According to Momberg, the audience they are looking to attract, at least initially, is “young up-and-coming suburb/township residents”. He said their ratings show, News24 attracted 175,000 isiZulu-speaking readers in February. They hope to divert a sizeable portion of that readership to their IsiZulu site.

“A big focus of isiZulu News24 will be a mobile audience. South Africa has one of the largest mobile penetration rates in the world – more than 95%,” Momberg said. “Online we only have around 12% penetration. People interested in reading news in their home vernacular are poorly served, especially in the digital arena. This audience that wants to get regular news updates throughout the day in isiZulu would be our prime audience. Any isiZulu speaker that has access to the web or the mobile web is a potential target.”

The isiZulu language is already comfortable with news parlance. There has been a isiZulu newspaper for more than a century, after all. However, both iLanga and Isolezwe are very localised and laced with tabloid gossip. News24 won’t have the same flavour of news. Inevitably, it will struggle to translate concepts never been dealt with before. According to Momberg, their sub-editors rely on crowdsourcing their peers in isiZulu newspapers when they run into translating trouble.

News24 has one major advantage over the Sunday Times in reaching the isiZulu readers in KwaZulu-Natal – its strong user-generated culture. Readers will be able to generate their own localised content, much like Isolezwe and iLanga already do.
Localised content will also be very important if News24 hopes to attract isiZulu newspaper readers, who will typically be elder. Translating wire copy of international reports may work for younger, urban isiZulu readers, who will be far more familiar with mobile news, but it won’t cut it for newspaper readers. One wonders whether News24 wouldn’t pull this off more successfully with a team of IsiZulu journalists on the ground in KwaZulu-Natal and Gauteng, where most of the isiZulu nation is.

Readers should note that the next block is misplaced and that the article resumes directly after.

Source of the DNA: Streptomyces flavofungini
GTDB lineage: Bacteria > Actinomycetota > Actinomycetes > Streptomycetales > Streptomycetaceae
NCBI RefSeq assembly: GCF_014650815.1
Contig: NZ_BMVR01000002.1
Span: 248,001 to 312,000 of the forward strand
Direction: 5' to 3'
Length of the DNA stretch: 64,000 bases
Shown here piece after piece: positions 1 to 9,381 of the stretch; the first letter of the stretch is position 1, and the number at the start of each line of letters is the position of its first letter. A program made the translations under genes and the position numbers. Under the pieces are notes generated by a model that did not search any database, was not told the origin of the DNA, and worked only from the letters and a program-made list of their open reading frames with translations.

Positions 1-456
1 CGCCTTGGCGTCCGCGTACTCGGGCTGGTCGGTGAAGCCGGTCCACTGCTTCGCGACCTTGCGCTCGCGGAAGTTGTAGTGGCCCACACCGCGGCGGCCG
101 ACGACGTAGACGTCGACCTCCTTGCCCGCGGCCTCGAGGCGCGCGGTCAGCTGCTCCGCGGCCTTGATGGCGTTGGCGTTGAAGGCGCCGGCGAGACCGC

When the Sunday Times launched its isiZulu edition, the news editor of iLanga said to Bizcommunity this development was a vindication for isiZulu newspapers and the influence of the language, and that it heralded a bright future for his paper. But when it comes to international content, News24 will have to find an efficient and accessible way to translate the new concepts and ideas into isiZulu (it is a very adaptable language), or find that younger people would rather read that part of the news in English.

Against a backdrop of a decline in speakers of indigenous languages in South Africa and the continued dominance of English as the language of commerce, News24’s experiment may prove to be an important part of the platform upon which South Africa’s most widely spoken language is eventually rescued.

If the young people of today read the news in isiZulu and discuss it around the office water cooler in isiZulu, they’ll be far more likely to pass the language on to their children someday. DM